5. Set ambitious goals. My first serious foray into scripture memorization was to memorize Colossians. This seemed like a huge goal at the time, and I achieved it over a couple of months and learned a lot as I went. I went on to Romans, which I wasn’t fully successful in but still learned a lot from memorizing the first three chapters. These were formative years for me and this memorization was critical to my learning and growth.

6. Use the tools. There are great tools for memorization. You ought to know about quizlet.com, which provides a web based tool for memorizing scripture. This is flexible and has a bunch of great testing tools that help you test yourself and review your progress.

If you are on a Mac you can type the reference in the text box where you want the verse to go and hit Cmd+Shift+E on the mac to paste verses directly from Logos Bible Software.

7. Memorize on the go. This kind of falls under the previous point, but has enough juice to stand on it’s own. If you have a smartphone, take advantage of it. I have an iPhone and there are some great apps to help with scripture memorization. The two I recommend are Fighter Verses (for both iPhone and Android) and Flashcards for iPhone.

Fighter Verses works natively with the ESV, but can work with any translation (it will guide you through a copy and paste process). This is specifically designed for scripture memorization, and comes with a bunch of pre-populated verses. I tend to make my own collection and ignore the pre-populated ones. The best thing about this app is that it has the ability to make a lock screen from the passage you are memorizing. This is great for quickly glancing at your verses on the run without having to unlock the phone, open the app and find the verse.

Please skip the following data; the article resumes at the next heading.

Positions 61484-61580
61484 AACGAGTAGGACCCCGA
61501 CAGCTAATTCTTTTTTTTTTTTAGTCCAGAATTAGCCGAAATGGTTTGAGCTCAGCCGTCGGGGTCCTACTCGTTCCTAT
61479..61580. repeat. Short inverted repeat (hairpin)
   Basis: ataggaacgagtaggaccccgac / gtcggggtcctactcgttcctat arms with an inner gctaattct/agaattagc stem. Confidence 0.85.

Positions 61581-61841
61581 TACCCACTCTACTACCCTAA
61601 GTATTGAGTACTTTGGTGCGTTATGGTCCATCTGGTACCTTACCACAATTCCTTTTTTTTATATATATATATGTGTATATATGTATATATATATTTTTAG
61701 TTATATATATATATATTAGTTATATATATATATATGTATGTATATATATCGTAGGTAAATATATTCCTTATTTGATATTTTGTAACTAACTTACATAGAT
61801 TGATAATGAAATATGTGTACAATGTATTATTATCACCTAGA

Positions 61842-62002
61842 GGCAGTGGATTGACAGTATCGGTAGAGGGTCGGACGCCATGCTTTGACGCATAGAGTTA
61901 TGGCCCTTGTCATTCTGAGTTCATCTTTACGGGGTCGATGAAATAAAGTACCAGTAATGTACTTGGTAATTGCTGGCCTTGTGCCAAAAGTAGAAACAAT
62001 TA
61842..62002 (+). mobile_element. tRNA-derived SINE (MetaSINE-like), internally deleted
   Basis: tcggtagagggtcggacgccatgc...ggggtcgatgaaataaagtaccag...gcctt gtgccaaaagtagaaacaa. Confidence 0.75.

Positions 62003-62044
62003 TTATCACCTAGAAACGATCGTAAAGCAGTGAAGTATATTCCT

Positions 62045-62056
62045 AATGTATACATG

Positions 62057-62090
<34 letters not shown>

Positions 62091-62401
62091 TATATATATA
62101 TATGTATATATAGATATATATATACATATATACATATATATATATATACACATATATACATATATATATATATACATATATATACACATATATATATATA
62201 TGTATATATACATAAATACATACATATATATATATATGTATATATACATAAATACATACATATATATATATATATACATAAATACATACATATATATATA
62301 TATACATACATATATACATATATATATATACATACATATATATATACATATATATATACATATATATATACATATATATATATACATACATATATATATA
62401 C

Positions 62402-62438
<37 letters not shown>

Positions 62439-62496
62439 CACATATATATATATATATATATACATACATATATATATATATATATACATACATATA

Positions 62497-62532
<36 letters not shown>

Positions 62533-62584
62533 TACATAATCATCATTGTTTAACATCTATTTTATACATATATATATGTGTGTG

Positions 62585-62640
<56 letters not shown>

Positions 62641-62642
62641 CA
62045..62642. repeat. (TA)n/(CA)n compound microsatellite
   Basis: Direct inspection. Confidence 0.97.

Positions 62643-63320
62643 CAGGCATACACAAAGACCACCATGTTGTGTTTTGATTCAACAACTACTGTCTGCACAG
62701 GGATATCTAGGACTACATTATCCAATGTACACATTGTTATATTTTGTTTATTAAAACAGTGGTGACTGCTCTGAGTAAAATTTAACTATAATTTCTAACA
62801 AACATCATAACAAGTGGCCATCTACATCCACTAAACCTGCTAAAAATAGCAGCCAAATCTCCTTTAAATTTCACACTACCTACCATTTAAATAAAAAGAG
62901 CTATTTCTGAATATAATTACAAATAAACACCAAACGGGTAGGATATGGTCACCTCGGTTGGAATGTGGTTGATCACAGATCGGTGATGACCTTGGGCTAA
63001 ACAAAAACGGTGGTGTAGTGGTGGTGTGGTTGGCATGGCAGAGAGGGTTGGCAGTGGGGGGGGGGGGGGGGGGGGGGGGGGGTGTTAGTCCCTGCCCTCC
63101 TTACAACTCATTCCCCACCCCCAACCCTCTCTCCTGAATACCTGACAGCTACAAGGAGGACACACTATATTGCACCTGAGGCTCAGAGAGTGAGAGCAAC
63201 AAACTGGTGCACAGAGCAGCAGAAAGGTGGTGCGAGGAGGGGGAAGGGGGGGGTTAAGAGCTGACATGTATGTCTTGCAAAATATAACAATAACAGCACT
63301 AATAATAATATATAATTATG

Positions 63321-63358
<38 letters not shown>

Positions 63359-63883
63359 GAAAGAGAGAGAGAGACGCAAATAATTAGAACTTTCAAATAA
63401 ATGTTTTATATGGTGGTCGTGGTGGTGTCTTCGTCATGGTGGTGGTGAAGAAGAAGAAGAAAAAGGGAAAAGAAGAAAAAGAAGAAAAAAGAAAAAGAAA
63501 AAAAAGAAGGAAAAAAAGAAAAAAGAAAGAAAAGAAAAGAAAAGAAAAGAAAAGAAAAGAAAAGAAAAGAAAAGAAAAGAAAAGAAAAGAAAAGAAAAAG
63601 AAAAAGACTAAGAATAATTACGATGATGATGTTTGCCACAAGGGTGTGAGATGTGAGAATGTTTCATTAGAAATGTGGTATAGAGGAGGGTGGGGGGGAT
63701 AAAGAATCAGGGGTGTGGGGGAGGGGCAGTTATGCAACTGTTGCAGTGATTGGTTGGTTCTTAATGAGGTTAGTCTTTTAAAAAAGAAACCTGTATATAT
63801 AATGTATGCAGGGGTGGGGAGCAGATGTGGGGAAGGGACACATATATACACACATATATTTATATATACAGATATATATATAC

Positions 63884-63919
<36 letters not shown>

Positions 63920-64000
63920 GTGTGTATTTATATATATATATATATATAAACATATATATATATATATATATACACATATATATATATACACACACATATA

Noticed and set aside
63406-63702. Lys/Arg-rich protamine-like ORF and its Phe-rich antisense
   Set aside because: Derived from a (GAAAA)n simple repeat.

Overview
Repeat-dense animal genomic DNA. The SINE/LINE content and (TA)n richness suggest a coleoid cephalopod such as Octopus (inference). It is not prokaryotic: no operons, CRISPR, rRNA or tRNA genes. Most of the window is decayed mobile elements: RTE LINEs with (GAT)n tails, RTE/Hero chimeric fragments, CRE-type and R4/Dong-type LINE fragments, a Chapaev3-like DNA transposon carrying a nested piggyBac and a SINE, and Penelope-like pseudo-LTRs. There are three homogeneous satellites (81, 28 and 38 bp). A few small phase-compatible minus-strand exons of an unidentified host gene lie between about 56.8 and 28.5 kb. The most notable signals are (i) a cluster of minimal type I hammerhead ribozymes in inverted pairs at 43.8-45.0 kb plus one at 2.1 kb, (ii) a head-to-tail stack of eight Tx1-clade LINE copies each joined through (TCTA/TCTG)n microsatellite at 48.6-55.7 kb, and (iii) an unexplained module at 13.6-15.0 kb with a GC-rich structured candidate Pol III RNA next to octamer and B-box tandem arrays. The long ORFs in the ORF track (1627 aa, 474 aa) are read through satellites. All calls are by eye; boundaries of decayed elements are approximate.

Flashcards serves a different purpose, and I use this for reviewing passages of scripture I’m memorizing and have already memorized. It has a couple of different algorithms for selecting which passages you need to work on (if you get some wrong it will single those out for review). Flashcards also works with quizlet.com, meaning you can create a set on quizlet.com and download them to flashcards without having to type your cards in again.

If you don’t have a phone, your phone may still be able to display a welcome message – use it for your reference or the whole verse (if possible). If you don’t do technology, get some flashcards or a notebook and write the verses you want to memorize before you leave home in the morning. I find a notebook is easier for past reviews than flashcards and so it’s my preference.

Once you’ve got a system that works for you, whenever you sit down (in a taxi, on a bus, in a lunch or coffee break) take a few moments to go through your verses, reviewing passages from earlier in the week or month and rehearsing today’s passage(s).